Abstract 13120: Monocyte Chemoattractant Protein-1 and Interleukin-6 Predict Post-Operative Clinical Outcome in Patients Undergoing Elective Coronary Artery Bypass Grafting Operation
Background: Low-grade inflammation is strongly involved in the pathophysiology of coronary artery disease. However, the role of background (preoperative) low-grade inflammation on clinical outcome post-coronary artery bypass grafting (CABG) operation is unclear. We explored the role of key components of low-grade inflammation such as interleukin-6 (IL-6), C-reactive protein (hsCRP) and monocyte chemoattractant protein-1 (MCP-1) in the clinical outcome of patients undergoing elective CABG.
Methods: We recruited 181 patients scheduled for elective CABG. The morning before the operation, following an 8-hour fasting period, blood samples were obtained and MCP-1, IL-6 and hsCRP levels were determined by ELISA. The patients were then followed-up until their discharge from the hospital.
Results: Higher MCP-1 (A) and IL-6 (B) but not hsCRP (C) levels were associated with increased length of hospital stay for those patients. In cox-regression, MCP-1 and IL-6 (as continuous variables) were predictors of the length of hospital stay (P<0.01), independently of risk factors, Euroscore, extent of coronary artery disease and left ventricular ejection fraction preoperatively.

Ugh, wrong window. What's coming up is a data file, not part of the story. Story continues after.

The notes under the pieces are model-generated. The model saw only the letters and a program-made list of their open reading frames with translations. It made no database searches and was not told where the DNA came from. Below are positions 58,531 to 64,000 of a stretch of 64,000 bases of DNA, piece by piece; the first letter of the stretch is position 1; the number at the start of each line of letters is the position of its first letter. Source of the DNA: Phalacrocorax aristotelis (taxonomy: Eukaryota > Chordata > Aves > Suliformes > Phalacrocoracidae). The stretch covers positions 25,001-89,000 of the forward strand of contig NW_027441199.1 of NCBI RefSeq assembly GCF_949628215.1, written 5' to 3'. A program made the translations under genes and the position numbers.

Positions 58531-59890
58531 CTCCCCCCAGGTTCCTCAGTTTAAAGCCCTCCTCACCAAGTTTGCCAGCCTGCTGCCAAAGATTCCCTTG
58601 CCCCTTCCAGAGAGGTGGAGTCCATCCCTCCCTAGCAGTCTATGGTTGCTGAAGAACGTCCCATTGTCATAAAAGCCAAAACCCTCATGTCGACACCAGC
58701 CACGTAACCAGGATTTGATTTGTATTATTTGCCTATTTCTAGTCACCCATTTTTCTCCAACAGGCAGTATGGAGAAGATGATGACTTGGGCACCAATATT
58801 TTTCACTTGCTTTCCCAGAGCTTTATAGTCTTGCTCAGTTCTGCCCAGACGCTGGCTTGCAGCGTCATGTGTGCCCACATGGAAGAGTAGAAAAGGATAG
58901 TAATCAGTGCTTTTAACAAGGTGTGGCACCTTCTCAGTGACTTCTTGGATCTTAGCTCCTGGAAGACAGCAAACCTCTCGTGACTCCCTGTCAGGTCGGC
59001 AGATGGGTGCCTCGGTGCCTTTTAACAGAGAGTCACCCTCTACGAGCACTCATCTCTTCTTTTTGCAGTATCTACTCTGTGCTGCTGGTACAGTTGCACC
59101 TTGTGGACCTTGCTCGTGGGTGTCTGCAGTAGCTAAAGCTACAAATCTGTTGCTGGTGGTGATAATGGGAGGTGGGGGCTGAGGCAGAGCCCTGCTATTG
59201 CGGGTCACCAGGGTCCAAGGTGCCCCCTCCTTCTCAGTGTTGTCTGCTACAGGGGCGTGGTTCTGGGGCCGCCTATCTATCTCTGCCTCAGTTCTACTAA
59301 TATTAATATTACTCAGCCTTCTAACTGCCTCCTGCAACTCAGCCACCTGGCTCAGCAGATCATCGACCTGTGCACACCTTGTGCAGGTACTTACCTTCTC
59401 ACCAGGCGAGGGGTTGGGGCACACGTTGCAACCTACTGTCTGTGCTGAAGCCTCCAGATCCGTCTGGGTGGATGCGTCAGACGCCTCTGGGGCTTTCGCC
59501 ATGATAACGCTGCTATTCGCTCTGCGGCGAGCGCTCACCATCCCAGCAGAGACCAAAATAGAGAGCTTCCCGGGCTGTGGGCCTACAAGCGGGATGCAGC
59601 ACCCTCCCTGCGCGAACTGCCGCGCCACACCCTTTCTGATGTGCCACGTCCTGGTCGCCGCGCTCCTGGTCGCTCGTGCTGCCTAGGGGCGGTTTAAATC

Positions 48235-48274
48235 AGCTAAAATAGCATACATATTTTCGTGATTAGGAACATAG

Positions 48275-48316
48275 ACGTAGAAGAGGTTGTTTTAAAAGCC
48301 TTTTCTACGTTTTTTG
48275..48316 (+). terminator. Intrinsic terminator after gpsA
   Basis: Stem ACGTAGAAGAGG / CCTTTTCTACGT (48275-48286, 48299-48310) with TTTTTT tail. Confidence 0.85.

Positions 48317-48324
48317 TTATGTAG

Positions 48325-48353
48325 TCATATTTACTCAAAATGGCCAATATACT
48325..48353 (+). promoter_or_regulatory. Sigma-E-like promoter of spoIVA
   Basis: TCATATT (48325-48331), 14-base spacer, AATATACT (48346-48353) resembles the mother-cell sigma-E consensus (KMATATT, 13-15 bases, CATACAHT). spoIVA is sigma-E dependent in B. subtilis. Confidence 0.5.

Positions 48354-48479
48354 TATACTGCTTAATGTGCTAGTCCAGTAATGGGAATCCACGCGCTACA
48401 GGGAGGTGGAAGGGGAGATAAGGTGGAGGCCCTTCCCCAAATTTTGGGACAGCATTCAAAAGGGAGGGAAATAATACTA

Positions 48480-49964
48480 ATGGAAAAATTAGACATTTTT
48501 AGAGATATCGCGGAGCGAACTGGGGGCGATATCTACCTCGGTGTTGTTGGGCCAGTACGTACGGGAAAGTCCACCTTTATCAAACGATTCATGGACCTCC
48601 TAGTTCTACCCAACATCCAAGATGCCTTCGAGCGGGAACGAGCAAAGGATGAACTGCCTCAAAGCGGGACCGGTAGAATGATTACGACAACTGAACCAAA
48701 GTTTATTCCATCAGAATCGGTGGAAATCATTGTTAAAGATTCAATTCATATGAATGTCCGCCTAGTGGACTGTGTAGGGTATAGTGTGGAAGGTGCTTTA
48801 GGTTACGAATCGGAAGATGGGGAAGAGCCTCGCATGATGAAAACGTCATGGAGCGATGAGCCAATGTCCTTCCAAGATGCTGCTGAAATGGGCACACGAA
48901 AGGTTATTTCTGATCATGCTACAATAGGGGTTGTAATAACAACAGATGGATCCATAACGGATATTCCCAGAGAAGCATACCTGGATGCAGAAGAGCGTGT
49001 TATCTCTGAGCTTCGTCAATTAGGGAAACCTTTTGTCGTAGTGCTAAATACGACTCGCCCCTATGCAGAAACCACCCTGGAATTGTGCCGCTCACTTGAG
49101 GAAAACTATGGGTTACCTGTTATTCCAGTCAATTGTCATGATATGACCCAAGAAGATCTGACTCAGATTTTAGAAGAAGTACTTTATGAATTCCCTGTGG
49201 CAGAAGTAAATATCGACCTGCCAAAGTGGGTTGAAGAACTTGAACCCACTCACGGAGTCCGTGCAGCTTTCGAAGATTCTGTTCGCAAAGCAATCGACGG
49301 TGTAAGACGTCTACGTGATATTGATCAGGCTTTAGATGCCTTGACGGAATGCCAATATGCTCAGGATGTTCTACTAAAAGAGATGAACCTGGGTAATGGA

Conclusions: Lower pre-operative MCP-1 and IL-6 levels are associated with decreased length of in-hospital stay following CABG, whereas CRP levels (the most commonly used inflammatory biomarker) failed to predict the length of hospitalization in these patients. These findings suggest that combined evaluation of MCP-1 and IL-6 provides a good description of background immunological activation relevant to the pathophysiology of post-operative complications in patients undergoing CABG. These findings may have direct clinical implications in risk prediction post cardiac surgery.
- © 2012 by American Heart Association, Inc.